Magic Mushrooms Documentaries and Studies

The interest of magic mushrooms aka psilocybin mushrooms have been a thing since the 1900s. With the rise of popularity of using mushrooms as medicine for anxiety, depression, and PTSD, we are starting to see more clinical studies. For example, John Hopkins and University of British Columbia in Canada are researching the positive benefits of using this incredible mushroom.

See the examples of magic mushroom documentaries and books if you want to learn more about psilocybin mushrooms!

  1. Book: “How to Change Your Mind” by Michael Pollan (2018)
    • Michael Pollan, a renowned author and journalist, explores the history, science, and potential therapeutic uses of psychedelics, including magic mushrooms, in his book “How to Change Your Mind.” The book delves into the resurgence of interest in psychedelics and their impact on consciousness and mental health.
  2. Movie: “Fantastic Fungi” (2019)
    • “Fantastic Fungi” is a documentary film directed by Louie Schwartzberg. It explores the world of fungi, including magic mushrooms, and their significance in nature and human health. The film features interviews with experts and explores the potential benefits of mushrooms, both medicinally and environmentally.
  3. Documentary Series: “Hamilton’s Pharmacopeia” Season 2, Episode 6 (2017) – “Magic Mushrooms in Mexico”
    • “Hamilton’s Pharmacopeia” is a documentary series that explores various psychoactive substances. In this specific episode, host Hamilton Morris travels to Mexico to investigate the traditional and cultural use of magic mushrooms. The episode provides insights into the history, rituals, and experiences surrounding magic mushrooms in Mexican indigenous communities.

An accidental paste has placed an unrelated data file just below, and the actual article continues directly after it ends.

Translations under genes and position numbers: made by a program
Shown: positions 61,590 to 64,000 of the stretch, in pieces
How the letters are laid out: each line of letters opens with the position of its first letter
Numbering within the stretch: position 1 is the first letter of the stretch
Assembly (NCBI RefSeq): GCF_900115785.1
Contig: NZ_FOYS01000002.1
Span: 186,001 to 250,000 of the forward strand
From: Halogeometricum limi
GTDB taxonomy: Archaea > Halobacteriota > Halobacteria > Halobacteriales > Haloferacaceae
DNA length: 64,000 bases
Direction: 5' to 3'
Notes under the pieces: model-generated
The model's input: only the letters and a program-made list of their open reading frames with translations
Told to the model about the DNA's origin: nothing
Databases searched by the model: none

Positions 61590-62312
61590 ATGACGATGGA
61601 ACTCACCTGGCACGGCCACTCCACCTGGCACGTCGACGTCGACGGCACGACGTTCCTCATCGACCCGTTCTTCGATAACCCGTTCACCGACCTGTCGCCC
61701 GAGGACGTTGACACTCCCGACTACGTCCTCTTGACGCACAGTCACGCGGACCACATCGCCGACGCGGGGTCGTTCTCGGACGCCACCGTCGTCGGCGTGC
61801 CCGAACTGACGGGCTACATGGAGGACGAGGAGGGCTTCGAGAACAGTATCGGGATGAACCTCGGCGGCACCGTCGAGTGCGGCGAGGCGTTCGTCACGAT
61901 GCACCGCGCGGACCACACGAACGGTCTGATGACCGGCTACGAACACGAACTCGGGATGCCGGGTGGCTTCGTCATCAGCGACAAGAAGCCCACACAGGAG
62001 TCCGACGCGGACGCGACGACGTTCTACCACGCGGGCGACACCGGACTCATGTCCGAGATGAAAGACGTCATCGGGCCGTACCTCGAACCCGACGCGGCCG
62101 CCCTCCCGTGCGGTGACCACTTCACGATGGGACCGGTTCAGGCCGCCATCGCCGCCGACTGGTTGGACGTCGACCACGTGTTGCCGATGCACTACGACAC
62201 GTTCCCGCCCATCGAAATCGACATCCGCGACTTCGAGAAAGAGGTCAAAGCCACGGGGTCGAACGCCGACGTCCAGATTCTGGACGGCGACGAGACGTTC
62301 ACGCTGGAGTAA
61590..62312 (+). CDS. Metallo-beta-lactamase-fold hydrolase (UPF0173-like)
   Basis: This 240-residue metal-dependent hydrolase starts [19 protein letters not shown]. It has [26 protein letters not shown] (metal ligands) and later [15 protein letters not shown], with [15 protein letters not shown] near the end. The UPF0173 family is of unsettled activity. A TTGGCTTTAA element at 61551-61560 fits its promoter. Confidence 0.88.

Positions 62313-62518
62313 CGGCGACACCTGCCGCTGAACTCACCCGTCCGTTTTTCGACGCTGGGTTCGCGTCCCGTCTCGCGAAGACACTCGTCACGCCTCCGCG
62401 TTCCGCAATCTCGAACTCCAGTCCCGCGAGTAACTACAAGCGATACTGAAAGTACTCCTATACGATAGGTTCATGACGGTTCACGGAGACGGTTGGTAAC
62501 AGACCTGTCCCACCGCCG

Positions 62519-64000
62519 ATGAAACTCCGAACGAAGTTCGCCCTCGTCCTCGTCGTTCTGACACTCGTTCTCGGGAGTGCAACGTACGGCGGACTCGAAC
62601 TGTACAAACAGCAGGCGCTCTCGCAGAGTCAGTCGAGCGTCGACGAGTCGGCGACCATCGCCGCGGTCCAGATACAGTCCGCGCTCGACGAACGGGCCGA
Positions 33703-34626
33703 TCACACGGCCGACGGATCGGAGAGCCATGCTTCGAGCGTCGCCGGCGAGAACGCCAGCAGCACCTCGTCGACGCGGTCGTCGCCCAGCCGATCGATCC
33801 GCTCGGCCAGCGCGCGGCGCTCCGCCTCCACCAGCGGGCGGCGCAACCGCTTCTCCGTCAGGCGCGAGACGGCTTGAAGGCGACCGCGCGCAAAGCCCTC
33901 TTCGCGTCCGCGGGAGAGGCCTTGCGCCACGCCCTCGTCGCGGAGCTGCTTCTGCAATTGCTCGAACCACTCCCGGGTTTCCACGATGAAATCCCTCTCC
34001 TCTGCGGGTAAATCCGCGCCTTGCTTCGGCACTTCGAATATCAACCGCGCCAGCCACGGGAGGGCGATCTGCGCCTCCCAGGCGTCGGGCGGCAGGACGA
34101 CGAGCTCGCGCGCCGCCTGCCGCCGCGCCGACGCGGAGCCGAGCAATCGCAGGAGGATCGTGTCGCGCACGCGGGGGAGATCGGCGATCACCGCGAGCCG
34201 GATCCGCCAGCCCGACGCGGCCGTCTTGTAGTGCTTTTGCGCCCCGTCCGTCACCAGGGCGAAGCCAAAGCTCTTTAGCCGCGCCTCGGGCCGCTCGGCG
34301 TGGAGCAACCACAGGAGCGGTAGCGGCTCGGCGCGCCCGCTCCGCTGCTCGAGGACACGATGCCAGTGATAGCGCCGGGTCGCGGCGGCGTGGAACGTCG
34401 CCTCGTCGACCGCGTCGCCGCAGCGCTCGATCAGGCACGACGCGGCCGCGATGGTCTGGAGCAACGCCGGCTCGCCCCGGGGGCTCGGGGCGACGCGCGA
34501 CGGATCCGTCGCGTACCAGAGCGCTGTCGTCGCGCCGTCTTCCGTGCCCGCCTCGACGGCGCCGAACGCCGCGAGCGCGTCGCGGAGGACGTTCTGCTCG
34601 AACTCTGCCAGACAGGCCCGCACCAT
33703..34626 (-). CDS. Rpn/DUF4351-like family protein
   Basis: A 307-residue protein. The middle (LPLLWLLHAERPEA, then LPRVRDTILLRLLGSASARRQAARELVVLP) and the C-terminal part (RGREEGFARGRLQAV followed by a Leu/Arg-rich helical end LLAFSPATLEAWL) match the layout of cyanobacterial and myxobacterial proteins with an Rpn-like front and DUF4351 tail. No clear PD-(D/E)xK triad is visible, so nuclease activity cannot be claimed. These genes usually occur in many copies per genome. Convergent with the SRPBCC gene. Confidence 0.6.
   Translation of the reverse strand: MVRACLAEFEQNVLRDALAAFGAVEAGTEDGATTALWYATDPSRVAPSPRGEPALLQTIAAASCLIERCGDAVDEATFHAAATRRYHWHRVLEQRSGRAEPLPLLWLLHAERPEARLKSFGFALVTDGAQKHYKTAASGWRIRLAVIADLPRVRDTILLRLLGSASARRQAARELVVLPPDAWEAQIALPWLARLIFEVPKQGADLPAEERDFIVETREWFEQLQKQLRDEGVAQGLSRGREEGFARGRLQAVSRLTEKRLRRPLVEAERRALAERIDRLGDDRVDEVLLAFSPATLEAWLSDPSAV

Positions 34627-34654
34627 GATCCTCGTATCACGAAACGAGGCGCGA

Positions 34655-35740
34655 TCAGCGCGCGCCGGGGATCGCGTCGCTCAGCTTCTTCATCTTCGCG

With the hype of magic mushroom dispensaries opening up by the dozens in Vancouver, Toronto, and all over Canada, the demand of mushrooms is increasing. While recreational usage is still technically illegal, the grey-market sector is booming. In our opinion and from many others in the field, the police do not place magic mushrooms as low priority enforcement substances. This is the reason why we see so many mushroom dispensaries near you opening up.

Here are some examples of clinical studies of magic mushrooms done at univerisites and research institutes

  1. Johns Hopkins Psilocybin Research Project:
    • The Johns Hopkins University has been at the forefront of psychedelic research. Studies conducted by the Johns Hopkins Psilocybin Research Project have explored the effects of psilocybin, the active compound in magic mushrooms, on various aspects of mental health. Research findings have indicated potential positive outcomes, including reduced anxiety and depression in cancer patients and mystical-type experiences with lasting positive effects.
  2. Imperial College London’s Psychedelic Research Group:
    • Imperial College London’s Psychedelic Research Group, led by Dr. Robin Carhart-Harris, has conducted studies on psilocybin’s impact on brain function and its therapeutic potential. Their research has focused on conditions such as treatment-resistant depression, examining how psilocybin affects neural pathways and contributes to positive therapeutic outcomes.
  3. Usona Institute’s Psilocybin Clinical Trials:
    • The Usona Institute is actively involved in clinical trials exploring the therapeutic potential of psilocybin. They have conducted studies examining the use of psilocybin-assisted therapy for depression, with promising results indicating a reduction in symptoms and an improvement in overall well-being. Usona’s research contributes to the growing body of evidence supporting the use of magic mushrooms in mental health treatments.

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